Breaking free of arranged marriages


Arranged marriages are not common in the US where women and men have many opportunities to meet one another in co-educational schools, workplaces, and social settings. This creates, from the point of view of highly traditional families, a ‘problem’ in that when allowed to mix freely in cosmopolitan settings, people might well fall in love with those who do not share their own ethnic or racial or religious backgrounds.

So when arranged marriages do occur in the US, it is usually in very strict religious households that are a tiny minority and where the parents want to make sure that their children do not marry outside their small an close-knit communities, such as exist in Muslim and Orthodox Jewish families. Very often, the women have almost no say in the marriage and are married off when they are very young to men they do not know and who may be much older. The women are often deprived of higher educational opportunities and thus dependent of their husbands, and men who agree to arranged marriages tend to have reactionary views about the role of women, expecting them to be submissive and not have much of a life outside of the home. Some can and do assert their authority in abusive ways.

However the outside world cannot be completely avoided and it is inevitable that some women will find this life too much to take and seek to escape from it, or at least loosen its bonds. This is very difficult for them because their lives have given them little means of being able to live independently, and even their own families and community may abandon them, seeing allegiance and conformity to traditional community norms to be more important than the women’s wishes or happiness.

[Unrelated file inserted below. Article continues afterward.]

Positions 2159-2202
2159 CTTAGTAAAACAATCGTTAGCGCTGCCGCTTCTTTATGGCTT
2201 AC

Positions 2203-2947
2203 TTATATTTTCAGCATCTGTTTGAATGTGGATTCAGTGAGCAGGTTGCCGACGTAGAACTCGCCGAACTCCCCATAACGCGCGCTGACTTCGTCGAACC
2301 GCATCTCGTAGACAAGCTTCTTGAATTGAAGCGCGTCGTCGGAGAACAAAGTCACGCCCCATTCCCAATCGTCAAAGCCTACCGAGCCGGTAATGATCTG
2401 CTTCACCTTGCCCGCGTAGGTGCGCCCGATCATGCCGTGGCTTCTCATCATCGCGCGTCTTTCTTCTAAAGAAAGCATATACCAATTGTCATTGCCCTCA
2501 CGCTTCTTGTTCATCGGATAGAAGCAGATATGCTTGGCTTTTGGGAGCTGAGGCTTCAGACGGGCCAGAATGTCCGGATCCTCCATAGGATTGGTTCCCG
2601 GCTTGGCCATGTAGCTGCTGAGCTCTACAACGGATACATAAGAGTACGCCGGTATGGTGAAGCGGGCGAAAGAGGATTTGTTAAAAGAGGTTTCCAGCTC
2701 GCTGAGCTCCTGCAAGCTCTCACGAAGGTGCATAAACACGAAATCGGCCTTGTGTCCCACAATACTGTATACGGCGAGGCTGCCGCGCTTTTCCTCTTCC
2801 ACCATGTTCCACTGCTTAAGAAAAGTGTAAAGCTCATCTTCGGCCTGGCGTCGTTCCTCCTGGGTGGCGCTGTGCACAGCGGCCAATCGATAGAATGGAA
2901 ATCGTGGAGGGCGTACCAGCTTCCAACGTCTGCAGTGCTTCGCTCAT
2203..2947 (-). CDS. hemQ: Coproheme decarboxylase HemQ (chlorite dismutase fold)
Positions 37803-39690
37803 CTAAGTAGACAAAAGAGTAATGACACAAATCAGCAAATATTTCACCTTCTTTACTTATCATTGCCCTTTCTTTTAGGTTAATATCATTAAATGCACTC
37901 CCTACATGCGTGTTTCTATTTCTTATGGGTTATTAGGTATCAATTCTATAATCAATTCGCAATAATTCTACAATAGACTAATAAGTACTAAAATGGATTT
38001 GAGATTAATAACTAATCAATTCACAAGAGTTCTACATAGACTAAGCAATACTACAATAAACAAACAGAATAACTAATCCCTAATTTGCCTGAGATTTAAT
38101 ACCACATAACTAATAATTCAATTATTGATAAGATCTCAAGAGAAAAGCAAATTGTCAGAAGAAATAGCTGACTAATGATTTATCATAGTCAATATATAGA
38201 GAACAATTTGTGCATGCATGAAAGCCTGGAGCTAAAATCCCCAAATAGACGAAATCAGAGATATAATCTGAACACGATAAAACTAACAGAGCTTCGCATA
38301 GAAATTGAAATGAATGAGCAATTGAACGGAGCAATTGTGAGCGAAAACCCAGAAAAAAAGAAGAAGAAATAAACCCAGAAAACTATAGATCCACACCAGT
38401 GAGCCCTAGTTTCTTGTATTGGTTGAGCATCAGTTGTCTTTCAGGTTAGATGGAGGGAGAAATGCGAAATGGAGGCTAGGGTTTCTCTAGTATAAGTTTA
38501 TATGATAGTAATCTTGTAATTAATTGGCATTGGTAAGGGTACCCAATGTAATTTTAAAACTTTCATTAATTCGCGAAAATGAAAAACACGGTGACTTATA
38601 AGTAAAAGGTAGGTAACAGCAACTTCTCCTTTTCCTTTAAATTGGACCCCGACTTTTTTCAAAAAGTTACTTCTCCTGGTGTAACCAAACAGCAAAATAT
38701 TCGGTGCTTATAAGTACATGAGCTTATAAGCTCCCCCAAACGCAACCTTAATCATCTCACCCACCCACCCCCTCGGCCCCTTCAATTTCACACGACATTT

Fraidy Reiss was one such woman. She grew up in an Orthodox Jewish community in Brooklyn, New York and had an arranged marriage at age 19 to a man that quickly turned abusive. Her family and her rabbis refused to support her so she finally broke away on her own and, after considerable struggle, managed to become independent. Realizing that there must be many like her, she started a group called Unchained At Last that helps women break free of terrible arranged marriages by providing them with shelter and giving them a new supportive community that they can belong to when their family and religious groups turn against them. The group consists of mostly Orthodox Jewish and Muslim women and has helped 90 women so far.

Reiss and Syeda (a Muslim woman) shared their stories with the host of the program The World.

You can read the stories of such women on the website. They are heartwarming tales of resilience and courage in the face of tremendous odds.

Comments

  1. busterggi says

    Sssshhhh! Arranged marriages were the norm for Christians until very recently – don’t let the anti-gay folks find out.

  2. Seeker2 says

    The Duggars and other fellow cultists do arranged marriages, as do the Mormons; there have been several news stories and documentaries about Mormon teenagers who have fled from abusive husbands 3x their age.

  3. Vespillio Neithlal says

    As an Ultra-Orthodox woman and hardcore feminist I take issue with this. (No, that is not a paradox, no matter what the media would like you to believe)

    I have never heard of a forced marriage within my community but am not stupid enough to deny their existence just because of that. There are crazy people and radicals within every community. However, this is not the norm and would be something roundly condemnable.

    Couples meet at “arranged meetings” — meaning blind dates, often by introduction by mutual friends (sound familiar?). Matchmakers are simply the middleman helping you find what you’re looking for (college-educated, etc, like an algorithm on a dating site). The super-Ultra-Orthodox (usually hassidim) don’t go out on date-dates but even they meet alone (usually in a mutual family friend’s house) to see if they like each other. If they don’t, then they simply don’t see each other again. Marital rape is a grave sin, and don’t let anyone tell you otherwise.

    My heart bleeds for those women who have had the terrible misfortune to fall in among people who represent the extremists.

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